Volume 462, Number 1, January IV 2007
|Page(s)||L5 - L8|
|Published online||29 November 2006|
Letter to the Editor
Tidal dissipation within hot Jupiters: a new appraisal
Astronomie et Systèmes Dynamiques, IMCCE-CNRS UMR 8028, 77 Avenue Denfert-Rochereau, 75014 Paris, France e-mail: email@example.com
2 École Normale Supérieure de Lyon, Centre de Recherche Astronomique de Lyon, 46 allée d'Italie, 69364 Lyon Cedex 07, CNRS UMR 5574, Université de Lyon 1, France
3 Departamento de Física da Universidade de Aveiro, Campus Universitário de Santiago, 3810-193 Aveiro, Portugal
Accepted: 22 November 2006
Context.Eccentricity or obliquity tides have been proposed as the missing energy source that may explain the anomalously large radius of some transiting “hot Jupiters”. To maintain a non-zero and large obliquity, it was argued that the planets can be locked in a Cassini state, i.e. a resonance between spin and orbital precessions.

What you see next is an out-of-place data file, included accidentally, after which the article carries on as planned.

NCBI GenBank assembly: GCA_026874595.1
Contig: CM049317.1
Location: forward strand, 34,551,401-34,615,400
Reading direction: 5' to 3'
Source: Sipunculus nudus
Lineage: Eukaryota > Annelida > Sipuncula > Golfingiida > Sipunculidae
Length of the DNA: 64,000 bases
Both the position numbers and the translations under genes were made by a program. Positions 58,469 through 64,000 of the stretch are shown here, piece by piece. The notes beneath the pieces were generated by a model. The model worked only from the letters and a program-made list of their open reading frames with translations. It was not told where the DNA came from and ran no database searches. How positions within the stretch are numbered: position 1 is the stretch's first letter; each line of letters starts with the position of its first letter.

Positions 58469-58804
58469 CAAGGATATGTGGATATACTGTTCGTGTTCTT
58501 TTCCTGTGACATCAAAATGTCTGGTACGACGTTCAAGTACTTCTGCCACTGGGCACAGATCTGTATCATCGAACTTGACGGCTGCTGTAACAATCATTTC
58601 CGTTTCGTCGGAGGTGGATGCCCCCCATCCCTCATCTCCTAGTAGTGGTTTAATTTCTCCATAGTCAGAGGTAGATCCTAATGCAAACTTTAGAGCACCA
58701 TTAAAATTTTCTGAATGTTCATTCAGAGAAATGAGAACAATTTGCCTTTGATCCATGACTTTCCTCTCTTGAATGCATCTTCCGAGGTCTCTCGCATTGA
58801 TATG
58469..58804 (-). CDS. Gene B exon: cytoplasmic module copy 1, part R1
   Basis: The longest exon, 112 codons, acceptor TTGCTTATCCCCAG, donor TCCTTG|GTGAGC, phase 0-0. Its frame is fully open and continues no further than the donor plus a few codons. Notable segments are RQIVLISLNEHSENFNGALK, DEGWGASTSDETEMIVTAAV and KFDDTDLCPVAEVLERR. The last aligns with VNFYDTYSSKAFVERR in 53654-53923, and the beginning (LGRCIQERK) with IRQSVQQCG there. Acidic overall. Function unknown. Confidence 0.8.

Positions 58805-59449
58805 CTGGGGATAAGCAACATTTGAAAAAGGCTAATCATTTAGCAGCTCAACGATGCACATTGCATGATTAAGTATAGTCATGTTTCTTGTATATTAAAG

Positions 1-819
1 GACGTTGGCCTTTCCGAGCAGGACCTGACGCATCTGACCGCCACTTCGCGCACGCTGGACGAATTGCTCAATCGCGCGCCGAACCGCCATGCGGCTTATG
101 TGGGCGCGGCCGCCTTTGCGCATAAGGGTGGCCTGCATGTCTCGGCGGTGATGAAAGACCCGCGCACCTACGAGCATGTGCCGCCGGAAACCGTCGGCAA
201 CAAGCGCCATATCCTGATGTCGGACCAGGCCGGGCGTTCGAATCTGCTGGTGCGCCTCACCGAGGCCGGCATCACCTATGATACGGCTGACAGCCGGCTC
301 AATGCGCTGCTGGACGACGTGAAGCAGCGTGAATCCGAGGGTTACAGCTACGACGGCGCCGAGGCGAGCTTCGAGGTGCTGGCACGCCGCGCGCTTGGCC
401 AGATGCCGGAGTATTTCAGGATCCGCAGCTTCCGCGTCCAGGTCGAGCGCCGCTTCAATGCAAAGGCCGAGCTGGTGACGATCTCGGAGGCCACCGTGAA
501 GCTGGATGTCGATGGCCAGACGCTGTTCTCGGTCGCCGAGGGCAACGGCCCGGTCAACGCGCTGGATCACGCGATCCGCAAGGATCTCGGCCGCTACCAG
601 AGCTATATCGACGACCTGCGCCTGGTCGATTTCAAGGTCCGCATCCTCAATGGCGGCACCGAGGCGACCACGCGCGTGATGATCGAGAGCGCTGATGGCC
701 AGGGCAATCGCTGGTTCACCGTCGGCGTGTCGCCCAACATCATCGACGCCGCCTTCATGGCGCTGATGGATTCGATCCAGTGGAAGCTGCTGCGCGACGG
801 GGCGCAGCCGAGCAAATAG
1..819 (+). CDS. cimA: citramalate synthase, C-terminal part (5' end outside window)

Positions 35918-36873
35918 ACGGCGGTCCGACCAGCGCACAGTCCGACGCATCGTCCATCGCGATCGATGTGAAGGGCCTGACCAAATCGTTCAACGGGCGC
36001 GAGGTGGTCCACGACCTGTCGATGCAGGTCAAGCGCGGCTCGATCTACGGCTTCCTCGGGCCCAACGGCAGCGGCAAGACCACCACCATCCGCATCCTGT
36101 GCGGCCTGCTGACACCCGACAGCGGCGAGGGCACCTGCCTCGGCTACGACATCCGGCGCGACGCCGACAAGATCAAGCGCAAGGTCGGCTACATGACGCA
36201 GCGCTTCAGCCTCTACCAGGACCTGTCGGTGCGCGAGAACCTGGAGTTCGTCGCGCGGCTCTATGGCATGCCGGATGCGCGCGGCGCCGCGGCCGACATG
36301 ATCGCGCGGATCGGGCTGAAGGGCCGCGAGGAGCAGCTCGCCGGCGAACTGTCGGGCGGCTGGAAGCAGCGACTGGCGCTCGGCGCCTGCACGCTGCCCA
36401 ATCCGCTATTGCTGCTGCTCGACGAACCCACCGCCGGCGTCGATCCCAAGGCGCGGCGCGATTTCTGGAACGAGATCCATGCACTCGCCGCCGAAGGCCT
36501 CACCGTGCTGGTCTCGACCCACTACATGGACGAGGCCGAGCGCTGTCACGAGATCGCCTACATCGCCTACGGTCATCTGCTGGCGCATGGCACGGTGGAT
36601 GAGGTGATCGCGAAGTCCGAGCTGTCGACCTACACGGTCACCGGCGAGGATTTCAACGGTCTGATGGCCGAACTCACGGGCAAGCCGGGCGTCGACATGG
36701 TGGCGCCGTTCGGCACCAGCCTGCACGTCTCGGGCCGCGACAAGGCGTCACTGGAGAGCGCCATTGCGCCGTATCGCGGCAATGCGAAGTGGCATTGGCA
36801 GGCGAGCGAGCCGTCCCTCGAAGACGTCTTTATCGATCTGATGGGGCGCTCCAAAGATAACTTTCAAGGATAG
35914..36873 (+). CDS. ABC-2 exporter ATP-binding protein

Aims.We compute the tidal heating within “inflated” close-in giant planets with a non-zero eccentricity or obliquity. We further inspect whether the spin of a “hot Jupiter” could have been trapped and maintained in a Cassini state during its early despinning and migration.
Methods.We estimate the capture probability in a spin-orbit resonance between ~0.5 AU (a distance where tidal effects become significant) and 0.05 AU for a wide range of secular orbital frequencies and amplitudes of gravitational perturbations. Numerical simulations of the spin evolution are performed to explore the influence of tidal despinning and migration processes on the resonance stability.
Results.We find that tidal heating within a non-synchronous giant planet is about twice larger than previous estimates based on the hypothesis of synchronization. Chances of capture in a spin-orbit resonance are very good around 0.5 AU but they decrease dramatically with the semi-major axis. Furthermore, even if captured, both tidal despinning and migration processes cause the tidal torque to become large enough that the obliquity ultimately leaves the resonance and switches to near .
Conclusions.Locking a “hot Jupiter” in an isolated spin-orbit resonance is unlikely at 0.05 AU but could be possible at larger distances. Another mechanism is then required to maintain a large obliquity and create internal heating through obliquity tides.
Key words: planets and satellites: formation / celestial mechanics / gravitation
© ESO, 2007
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